Regina_Phalange
Boston, Massachussetts
Posts: 11

Originally posted by orangerug29 on September 24, 2020 18:08

Part of being a good samaritan comes along with the responsibility of acting heroically when necessary. Sherrice Iverson needed David Cash to be a hero, and he was the furthest thing from that. The seven year old girl, who had barely begun her life, was cruelly raped and murdered at the hands of Jeremy Strohmeyer and (witness) David Cash. Cash had an obligation to react properly while he witnessed a situation he claims he knew was evil and wrong. There is no excuse for Cash to walk away that night and allow a seven year old girl get raped and murdered. To this day, Cash’s reaction defines who he is. Ultimately, he was given two decisions: he could have either made the right one of intervening and providing aid, or the wrong one, which would result in a little girl's death. Plain and simple, David Cash made the wrong decision that night, and there are no different rules depending on the “wrong”- he witnessed a rape and murder and didn’t tell anyone.

In the article “The Trick to Acting Heroically”, good samaritans who have risked their lives in order to save someone else describe their reaction as an “instinct”. Not only do these amazing people show much politeness and care to others, but they also hold onto a moral compass which directs them on how to react during certain situations. David Cash doesn’t have this moral compass, which should have been the factor governing him to help Sherrice. His immoral decision classified him, not only as a bad samaritan, but also as a criminal.

On occasion, witnesses to crime scenes may overthink the situation they’re put in, stifling their proper reaction. Although this may happen to some, it is most definitely not an excuse when it comes to helping another in need. It is an unwritten rule that all good samaritans have an obligation to act if they witness something wrong. An example of people improperly reacting to a crime occurred on the 36 bus in Boston. According to the article, “Nightmare on the 36 Bus”, a little boy was being physically assaulted by an inebriated man, and nobody helped. Witnesses of this crime believed the man was actually the boy's father, and they couldn’t think as to why a little boy would be by himself this late. People overthinking the situation resulted in the man freely punching the boy- those watching didn’t want to interfere on a “family problem”. “Nightmare on the 36 Bus” teaches a lesson, for people to trust their instinct.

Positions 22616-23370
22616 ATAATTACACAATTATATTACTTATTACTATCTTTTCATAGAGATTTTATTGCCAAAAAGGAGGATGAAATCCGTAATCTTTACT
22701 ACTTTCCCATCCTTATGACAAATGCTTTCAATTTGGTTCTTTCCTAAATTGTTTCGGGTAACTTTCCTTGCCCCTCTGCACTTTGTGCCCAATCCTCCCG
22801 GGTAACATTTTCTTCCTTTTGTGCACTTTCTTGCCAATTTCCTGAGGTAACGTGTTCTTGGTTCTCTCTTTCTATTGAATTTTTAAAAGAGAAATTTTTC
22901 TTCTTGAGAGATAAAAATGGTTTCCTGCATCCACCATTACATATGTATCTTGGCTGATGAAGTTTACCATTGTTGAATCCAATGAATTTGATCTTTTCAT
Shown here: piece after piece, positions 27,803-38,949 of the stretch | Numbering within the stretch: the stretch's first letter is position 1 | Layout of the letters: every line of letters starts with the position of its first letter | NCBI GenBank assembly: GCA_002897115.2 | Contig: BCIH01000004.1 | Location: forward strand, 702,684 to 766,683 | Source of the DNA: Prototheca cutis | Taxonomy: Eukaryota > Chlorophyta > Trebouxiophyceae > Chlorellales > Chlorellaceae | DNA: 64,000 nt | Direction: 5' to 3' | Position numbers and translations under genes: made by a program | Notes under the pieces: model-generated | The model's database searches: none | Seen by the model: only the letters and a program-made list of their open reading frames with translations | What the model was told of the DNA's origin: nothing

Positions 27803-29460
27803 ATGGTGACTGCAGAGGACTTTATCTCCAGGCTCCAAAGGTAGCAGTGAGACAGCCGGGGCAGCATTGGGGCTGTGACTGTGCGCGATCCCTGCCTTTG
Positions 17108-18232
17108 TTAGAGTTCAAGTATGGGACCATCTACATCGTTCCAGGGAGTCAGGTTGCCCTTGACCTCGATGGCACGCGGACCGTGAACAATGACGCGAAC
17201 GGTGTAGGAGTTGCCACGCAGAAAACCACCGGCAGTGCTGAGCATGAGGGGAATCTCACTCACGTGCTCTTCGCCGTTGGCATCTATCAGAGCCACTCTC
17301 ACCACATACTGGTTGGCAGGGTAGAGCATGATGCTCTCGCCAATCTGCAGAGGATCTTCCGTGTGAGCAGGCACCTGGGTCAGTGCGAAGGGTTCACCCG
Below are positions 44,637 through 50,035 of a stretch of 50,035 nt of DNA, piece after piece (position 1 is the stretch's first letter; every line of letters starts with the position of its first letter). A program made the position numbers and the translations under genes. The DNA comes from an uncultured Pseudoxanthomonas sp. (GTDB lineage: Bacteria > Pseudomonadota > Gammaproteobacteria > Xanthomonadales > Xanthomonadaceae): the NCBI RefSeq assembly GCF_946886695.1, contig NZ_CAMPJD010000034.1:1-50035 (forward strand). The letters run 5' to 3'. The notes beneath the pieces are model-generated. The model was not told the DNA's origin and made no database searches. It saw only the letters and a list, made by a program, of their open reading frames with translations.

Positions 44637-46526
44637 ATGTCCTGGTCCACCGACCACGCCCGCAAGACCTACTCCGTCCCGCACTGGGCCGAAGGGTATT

If you ever see something and your gut feeling is that it is wrong, you have the obligation to react and provide assistance. That is what a good samaritan would do, and this must be a norm in society. With this universal rule, people like David Cash will not get away with witnessing and walking away from a murder, his reaction makes him just as guilty as Jermey Strohmeyer.

I completely agree that in this situation, David Cash had the moral obligation to help Sherrice Iverson. However, I think that other situations are much more difficult and complicated. “The trick to acting Heroically” explains that people who are heroic act without thinking, even if the situation is very dangerous, such as someone being held at gunpoint. I think it is unreasonable to expect people to run up and slap the gun away in that situation.